2) Don’t get hung up on semantics. “Natural” is a reasonable enough adjective to employ for a style of wine-making. There are some growers at the margin who may try a zero intervention cuvée; most attempt to limit chemical interventions to an absolute minimum and operate according to the dictates of the vintage. The more conventional winemaker will make wine according to a specific formula with a menu of predetermined interventions throughout the process. I think natural describes the spirit in which growers work rather than something too precise – and it is a holistic approach guiding the wine from vine to glass.
3) If you’ve had a bad example of a so-called natural wine, get over it. There will be plenty of bad examples. There are countless examples of terrible conventional wines that you would pour down the sink with equal alacrity. Don’t conflate the two entirely separate issues – one is about good and bad winemaking and what is about the very nature of what is faulty. These arguments are not the exclusive parole of natural wines.
4) Conventional wine gave us sulphurous Beaujolais Nouveau and thermovinification. Natural wine gave us Marcel Lapierre, Jean Foillard, Guy Breton, Jean-Paul Thevenet, and, since then, several dozen other growers making world class Gamay.
5) The godfather of natural wine was Jules Chauvet. He was a winemaker, but also formerly a research chemist, micro-biologist and widely considered one of France’s greatest tasters. A swivel-eyed fanatic? No-one really thinks that.
6) Try to avoid repeating the chestnut that natural wines are more expensive. Than what? If anything the winemaking process tends to be cheaper because it is bound to cost less when you use no chemicals in the winery. A contributing cost factor is that natural wine is not made on an industrial scale and that it comes from organic or biodynamically farmed grapes which is a more labour intensive process. Great grapes cost more money because they involve quality control of the highest order. In any case though this notion that the wines cost more is a fallacy. Strip away the marketing budgets from brands and the differential is slight. Nowhere is this more clearly illustrated than in Champagne.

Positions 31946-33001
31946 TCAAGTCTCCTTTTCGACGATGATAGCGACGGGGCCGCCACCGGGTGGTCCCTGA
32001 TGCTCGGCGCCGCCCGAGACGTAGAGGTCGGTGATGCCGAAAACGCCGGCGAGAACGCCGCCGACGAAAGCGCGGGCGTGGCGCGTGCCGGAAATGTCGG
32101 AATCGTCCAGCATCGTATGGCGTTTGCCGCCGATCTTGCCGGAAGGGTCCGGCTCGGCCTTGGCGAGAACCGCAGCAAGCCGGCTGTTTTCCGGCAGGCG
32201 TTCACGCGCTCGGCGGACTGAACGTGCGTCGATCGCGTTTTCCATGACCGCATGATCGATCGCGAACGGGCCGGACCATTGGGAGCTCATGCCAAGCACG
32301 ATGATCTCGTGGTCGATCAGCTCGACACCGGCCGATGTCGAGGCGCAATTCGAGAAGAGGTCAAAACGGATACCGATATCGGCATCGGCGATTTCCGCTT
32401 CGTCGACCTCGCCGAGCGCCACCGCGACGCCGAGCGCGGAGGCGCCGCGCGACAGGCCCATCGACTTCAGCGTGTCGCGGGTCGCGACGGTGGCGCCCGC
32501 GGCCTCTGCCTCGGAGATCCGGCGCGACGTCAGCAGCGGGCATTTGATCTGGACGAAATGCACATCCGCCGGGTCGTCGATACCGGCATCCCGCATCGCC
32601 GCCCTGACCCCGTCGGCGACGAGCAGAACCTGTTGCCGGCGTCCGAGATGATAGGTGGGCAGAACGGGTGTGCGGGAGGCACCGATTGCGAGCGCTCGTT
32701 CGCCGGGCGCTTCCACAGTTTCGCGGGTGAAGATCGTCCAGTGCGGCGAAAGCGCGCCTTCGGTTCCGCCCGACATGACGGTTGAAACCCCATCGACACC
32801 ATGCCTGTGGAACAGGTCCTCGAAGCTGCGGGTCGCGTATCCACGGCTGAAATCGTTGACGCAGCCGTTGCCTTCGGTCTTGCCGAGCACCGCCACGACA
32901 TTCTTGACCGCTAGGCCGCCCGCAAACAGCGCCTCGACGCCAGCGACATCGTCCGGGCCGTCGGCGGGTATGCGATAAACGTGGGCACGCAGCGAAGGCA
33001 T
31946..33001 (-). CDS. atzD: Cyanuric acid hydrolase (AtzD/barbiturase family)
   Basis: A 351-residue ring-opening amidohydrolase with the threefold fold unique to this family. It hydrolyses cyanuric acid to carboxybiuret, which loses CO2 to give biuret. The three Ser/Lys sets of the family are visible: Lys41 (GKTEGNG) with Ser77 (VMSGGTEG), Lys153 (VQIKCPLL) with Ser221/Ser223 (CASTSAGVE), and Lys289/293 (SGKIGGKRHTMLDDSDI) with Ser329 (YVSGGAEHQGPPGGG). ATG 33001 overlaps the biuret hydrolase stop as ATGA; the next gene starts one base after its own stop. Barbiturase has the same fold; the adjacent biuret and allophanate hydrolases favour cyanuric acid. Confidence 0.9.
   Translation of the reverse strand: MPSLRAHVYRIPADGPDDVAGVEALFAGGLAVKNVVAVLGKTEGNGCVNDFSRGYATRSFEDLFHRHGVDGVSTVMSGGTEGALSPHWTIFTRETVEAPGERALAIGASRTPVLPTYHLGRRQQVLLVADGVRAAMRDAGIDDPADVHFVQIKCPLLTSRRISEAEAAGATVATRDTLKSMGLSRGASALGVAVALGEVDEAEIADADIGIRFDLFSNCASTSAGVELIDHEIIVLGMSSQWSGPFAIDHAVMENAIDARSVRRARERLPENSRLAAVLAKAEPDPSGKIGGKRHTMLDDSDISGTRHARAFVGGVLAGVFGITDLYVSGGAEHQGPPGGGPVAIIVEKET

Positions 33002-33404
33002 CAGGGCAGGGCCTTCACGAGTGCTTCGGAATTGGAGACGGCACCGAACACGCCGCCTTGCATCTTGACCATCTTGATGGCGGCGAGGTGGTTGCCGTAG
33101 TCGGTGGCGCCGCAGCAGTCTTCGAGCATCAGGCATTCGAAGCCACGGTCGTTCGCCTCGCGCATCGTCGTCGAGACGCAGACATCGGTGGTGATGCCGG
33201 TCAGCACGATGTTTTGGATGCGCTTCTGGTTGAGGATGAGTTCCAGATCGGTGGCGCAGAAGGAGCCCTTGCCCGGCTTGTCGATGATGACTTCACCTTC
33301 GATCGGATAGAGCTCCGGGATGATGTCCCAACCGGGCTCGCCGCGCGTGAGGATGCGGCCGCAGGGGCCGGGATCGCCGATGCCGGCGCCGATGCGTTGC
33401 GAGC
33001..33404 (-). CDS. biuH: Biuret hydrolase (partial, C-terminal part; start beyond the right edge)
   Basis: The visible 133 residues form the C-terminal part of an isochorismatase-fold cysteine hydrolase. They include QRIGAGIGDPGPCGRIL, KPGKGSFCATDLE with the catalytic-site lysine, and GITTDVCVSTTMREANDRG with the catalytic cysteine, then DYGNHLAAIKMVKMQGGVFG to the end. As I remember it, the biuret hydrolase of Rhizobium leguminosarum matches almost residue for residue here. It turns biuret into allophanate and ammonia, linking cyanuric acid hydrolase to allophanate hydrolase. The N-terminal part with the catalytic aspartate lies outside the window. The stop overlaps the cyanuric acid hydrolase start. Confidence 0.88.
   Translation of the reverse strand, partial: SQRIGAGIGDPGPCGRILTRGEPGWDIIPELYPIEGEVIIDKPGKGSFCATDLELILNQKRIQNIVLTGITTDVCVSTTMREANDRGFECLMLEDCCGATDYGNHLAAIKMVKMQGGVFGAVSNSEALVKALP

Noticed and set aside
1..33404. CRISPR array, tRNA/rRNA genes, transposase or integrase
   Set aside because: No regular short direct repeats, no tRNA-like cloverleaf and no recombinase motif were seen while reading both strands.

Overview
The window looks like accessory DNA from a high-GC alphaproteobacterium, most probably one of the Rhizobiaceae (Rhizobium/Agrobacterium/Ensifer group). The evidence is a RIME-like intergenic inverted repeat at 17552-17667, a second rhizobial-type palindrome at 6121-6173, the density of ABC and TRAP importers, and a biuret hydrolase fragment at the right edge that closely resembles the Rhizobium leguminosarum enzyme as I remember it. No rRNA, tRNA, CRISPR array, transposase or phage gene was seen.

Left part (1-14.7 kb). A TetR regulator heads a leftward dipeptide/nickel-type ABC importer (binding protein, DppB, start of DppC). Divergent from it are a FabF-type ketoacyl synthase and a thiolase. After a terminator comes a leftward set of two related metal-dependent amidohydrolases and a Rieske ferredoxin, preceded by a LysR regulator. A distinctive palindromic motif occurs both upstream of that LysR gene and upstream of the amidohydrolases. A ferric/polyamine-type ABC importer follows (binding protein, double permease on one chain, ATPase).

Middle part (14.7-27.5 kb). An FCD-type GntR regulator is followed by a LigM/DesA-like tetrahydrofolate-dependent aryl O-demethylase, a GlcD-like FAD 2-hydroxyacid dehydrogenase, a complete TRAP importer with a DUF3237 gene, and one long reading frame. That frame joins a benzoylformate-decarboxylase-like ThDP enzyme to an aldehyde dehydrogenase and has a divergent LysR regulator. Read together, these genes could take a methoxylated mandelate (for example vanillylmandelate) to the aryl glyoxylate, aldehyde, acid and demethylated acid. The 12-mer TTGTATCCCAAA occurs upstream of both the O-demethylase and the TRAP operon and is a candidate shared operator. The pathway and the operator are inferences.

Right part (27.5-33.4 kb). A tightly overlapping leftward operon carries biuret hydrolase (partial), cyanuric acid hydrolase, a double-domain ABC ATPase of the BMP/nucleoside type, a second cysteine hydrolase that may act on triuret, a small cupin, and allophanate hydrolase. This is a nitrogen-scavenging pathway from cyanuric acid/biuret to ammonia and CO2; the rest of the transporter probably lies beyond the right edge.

7) There are 50-odd allowable additions to wine to make it more stable and suitable for markets. Most consumers don’t know this and most wine writers don’t question whether this is desirable. Do we actually know what goes into the wine? Would we be less likely to buy a wine if there was a long list of chemical additives on the label? Winemakers who criticise natural vignerons need to look closer to home and state what degree of chemical intervention is acceptable and what is not.
8.) There are over 400 so-called natural wine growers making wine in a wide variety of styles; there are hundreds of wine shops, wine bars and restaurants dedicated to these wines and there are hundreds and thousands of people drinking and enjoying these wines every day. Please don’t patronise by telling them that they don’t know what they are drinking.
9) Wine is treated as something entirely separate to food because it undergoes transformations. Cheese and bread also (amongst others) undergo transformations. Why are the interventions in wine sacrosanct? Why, because it is made with the help of man, does it have to be man-made? Do unpasteurised cheeses, natural ciders, real ales get the same critics hot under the collar because of their naturalness? Of course not.
10) Stability is held aloft as a virtue. How dull would the world be if we were all alike, if artists and musicians created their works for a middlebrow audience, if every bottle of wine was safe and neutral because each winemaker worked to the same oenological formula. It is natural to be creative and it is creative to be natural.